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Unformatted text preview: cy. 559. While Jane is swimming she cuts her foot on some coral and is quickly surrounded by several
sharks. Within earshot of several startled sunbathers, Jane screams that she will pay one million
dollars to anyone who saves her. Gertrude, the lifeguard on duty, throws Jane a line and pulls her
in. When Jane refuses to pay, Gertrude sues. The court would find for:
Jane, since past consideration is not legally sufficient.
Jane, since Gertrude was under a pre-existing duty to do as she did.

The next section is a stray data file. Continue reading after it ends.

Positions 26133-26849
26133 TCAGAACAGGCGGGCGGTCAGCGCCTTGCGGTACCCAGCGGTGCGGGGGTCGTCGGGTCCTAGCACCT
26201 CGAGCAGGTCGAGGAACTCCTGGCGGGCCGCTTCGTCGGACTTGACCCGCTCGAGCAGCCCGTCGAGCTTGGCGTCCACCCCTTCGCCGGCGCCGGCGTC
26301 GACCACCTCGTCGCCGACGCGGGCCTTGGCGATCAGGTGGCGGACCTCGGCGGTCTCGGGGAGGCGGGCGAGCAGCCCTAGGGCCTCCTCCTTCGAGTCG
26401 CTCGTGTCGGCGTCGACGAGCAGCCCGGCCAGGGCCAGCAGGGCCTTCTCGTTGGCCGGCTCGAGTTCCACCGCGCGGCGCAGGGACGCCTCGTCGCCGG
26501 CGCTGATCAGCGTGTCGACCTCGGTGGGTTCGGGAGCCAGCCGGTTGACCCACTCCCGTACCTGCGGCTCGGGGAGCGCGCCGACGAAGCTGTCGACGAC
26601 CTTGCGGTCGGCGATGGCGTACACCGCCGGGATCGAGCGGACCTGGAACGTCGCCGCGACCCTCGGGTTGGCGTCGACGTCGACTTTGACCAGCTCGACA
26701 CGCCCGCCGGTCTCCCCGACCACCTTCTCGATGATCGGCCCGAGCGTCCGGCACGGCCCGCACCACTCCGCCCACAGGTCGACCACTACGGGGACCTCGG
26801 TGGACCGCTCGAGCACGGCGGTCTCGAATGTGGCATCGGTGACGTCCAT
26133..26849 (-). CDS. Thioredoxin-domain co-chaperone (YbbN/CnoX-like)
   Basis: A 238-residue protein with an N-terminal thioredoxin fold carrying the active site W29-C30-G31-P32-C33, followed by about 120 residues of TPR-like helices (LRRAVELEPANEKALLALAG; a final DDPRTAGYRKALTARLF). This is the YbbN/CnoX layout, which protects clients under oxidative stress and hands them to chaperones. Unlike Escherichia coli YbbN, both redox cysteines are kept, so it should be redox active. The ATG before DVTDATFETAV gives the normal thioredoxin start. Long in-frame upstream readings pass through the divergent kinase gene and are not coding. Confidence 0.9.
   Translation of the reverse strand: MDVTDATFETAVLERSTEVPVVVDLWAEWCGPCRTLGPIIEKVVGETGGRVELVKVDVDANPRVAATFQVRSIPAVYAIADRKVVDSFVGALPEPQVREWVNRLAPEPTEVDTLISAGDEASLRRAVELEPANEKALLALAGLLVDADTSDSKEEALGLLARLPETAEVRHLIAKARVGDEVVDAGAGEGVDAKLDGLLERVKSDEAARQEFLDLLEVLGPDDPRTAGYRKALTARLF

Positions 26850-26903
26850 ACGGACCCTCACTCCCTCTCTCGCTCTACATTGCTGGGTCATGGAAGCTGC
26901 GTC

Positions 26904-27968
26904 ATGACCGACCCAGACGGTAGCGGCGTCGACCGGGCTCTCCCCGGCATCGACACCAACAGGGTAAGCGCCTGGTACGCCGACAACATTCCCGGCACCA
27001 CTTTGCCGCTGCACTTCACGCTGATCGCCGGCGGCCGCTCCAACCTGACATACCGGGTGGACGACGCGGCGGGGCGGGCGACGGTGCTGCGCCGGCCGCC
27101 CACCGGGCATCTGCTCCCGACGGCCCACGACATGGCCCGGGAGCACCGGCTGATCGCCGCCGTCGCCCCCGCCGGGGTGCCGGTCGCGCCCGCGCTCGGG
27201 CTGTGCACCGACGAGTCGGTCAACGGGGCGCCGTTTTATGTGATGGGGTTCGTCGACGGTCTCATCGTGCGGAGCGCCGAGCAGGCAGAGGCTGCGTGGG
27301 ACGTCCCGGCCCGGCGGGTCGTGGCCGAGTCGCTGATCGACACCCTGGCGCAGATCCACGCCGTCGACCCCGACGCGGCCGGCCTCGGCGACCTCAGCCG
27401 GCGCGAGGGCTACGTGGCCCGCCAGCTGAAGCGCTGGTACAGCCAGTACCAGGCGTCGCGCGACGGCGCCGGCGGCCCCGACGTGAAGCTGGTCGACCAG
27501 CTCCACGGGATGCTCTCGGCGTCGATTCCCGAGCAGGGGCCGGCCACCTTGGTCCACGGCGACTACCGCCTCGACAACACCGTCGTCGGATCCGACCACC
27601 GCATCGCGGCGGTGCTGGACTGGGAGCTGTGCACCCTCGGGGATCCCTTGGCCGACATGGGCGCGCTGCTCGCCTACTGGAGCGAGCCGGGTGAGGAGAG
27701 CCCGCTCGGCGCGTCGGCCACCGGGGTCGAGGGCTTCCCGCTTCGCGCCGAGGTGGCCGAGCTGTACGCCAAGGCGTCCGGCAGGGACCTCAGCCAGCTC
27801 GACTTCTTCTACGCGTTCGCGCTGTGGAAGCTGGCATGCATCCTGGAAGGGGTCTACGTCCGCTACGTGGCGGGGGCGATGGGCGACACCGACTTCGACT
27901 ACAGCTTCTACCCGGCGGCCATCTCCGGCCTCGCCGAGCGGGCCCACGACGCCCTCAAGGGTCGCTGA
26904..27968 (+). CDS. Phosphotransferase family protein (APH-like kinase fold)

Gertrude, since her act was in response to Jane’s promise.
Gertrude, since she justifiably relied on Jane’s promise.
560. (Refers to question above.) If, instead of making her offer while dodging sharks, Jane said
nothing until after she was rescued by a jogger, and only then promised to pay the million
dollars, the court would rule that:
past consideration is not legally sufficient to support a contract.
since the promise was not in writing, Jane does not have to pay.
the jogger is entitled to the money since...
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This test prep was uploaded on 03/29/2014 for the course BUL 3130 taught by Professor Schupp during the Fall '12 term at UNF.
- Fall '12
- The Lottery